‘Digital Signatures’ in Bitcoin-Payments, and how they assure that only you have control over your Bitcoins.

I will explain the concept of „Digital Signatures“ in Bitcoin-Payments and how they assure that only you, as the only legitimate holder of your Bitcoin, are able to spend them. Illustrations are “house-made”.

So lets imagine you are a merchant who sells some goods. You accept two currencies in your store, US-Dollar and Bitcoin.

Seller accepts US-Dollar and Bitcoin

So as you will receive these two currencies you need something where you can store the accepted US-Dollars and Bitcoins. For the US-Dollar you go to a shop around the corner and buy a normal wallet, where you can put in the cash. For storing your Bitcoins you are not buying an actual wallet like the one for US-Dollar, you are downloading a free digital wallet, lets call it „BitcoinWallet“ on your computer. Imagine it like a real wallet, just in digital form. For better understandings, lets imagine a normal envelope as your digital Bitcoin-Wallet, you just downloaded.

Dollar Wallet & Bitcoin Wallet

When the Bitcoin-Wallet is downloading, on a technical level what is happening, is that the wallet is being generated by the software. In terms of our Bitcoin-Wallet envelope analogy, the software starts with generating the left-side of the envelope. We call this left side the „private key“. This „private key“-left side envelope is unique. That means there is no other left-side of an envelope that looks like yours. The blue pattern on the edge of the envelope illustrate its uniqueness. We will see in a second why this is important. (I will explain in an later article what mathematical function assures, that the envelope is unique).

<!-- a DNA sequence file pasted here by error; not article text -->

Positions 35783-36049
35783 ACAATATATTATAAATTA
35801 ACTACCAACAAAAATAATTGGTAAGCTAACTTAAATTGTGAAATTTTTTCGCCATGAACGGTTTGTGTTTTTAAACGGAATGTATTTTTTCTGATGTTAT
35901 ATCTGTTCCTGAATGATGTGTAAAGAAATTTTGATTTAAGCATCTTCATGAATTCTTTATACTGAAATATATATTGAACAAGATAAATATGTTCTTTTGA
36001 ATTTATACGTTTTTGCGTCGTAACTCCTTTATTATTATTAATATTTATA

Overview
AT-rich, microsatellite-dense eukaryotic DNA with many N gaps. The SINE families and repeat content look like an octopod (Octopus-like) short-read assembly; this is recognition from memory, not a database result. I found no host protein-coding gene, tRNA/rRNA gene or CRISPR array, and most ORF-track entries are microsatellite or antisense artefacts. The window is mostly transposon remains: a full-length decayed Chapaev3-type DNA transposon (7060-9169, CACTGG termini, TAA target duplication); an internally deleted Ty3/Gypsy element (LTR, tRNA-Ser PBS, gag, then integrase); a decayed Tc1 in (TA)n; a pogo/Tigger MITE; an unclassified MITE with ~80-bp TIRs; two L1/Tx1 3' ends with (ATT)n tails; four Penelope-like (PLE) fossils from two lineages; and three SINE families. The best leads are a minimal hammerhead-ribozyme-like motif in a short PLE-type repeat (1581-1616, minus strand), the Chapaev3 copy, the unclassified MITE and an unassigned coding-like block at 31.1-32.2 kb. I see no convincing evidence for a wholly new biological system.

Bitcoins ‘Private Key’

After, the left-side of the envelope was created, the software starts to create the right-half of the envelope. The right-half is called „public key“. This right-side is not randomly created though. It is being generated from the unique private-key-left-side envelope. So, both halves fit together.

Public Key derive from Private Key

So your Bitcoin wallet consists of these two halves of the envelope; The „private key“-left-half and the „public key“-right-half.

Bitcoin Wallet = Private & Public Key

You keep the „private key“-left-half envelope very safe and hidden. As the name of it implies, this left-half-envelope is private and only you should have access to it. It’s important to no tell anyone about it. It is your secret. Next you take your real world wallet for US-Dollar and the „public key“-right-half envelope and go to your shop. Now two buyers come into your shop. Buyer 1 purchases some goods and wants to pay with US-Dollars. He is handing out US-Dollars to you. You are pointing to your real-world wallet on the cash desk and tell Buyer 1 to put the cash into that wallet. Now Buyer 2 wants to pay for the goods with Bitcoin. You pointing to the „public key“-right-half envelope on the cash desk and tell Buyer 2 to put the Bitcoin into it.

Buyers pay with US-Dollar and Bitcoin

Now you have the real wallet with US-Dollars from Buyer 1 and your „public key“-right-half envelope with Bitcoins from Buyer 2.

Seller received US-Dollar and Bitcoins

What are you doing next? You take the wallet with US-Dollars and the „public key“-right-half envelope with Bitcoins, put them on the street and leave.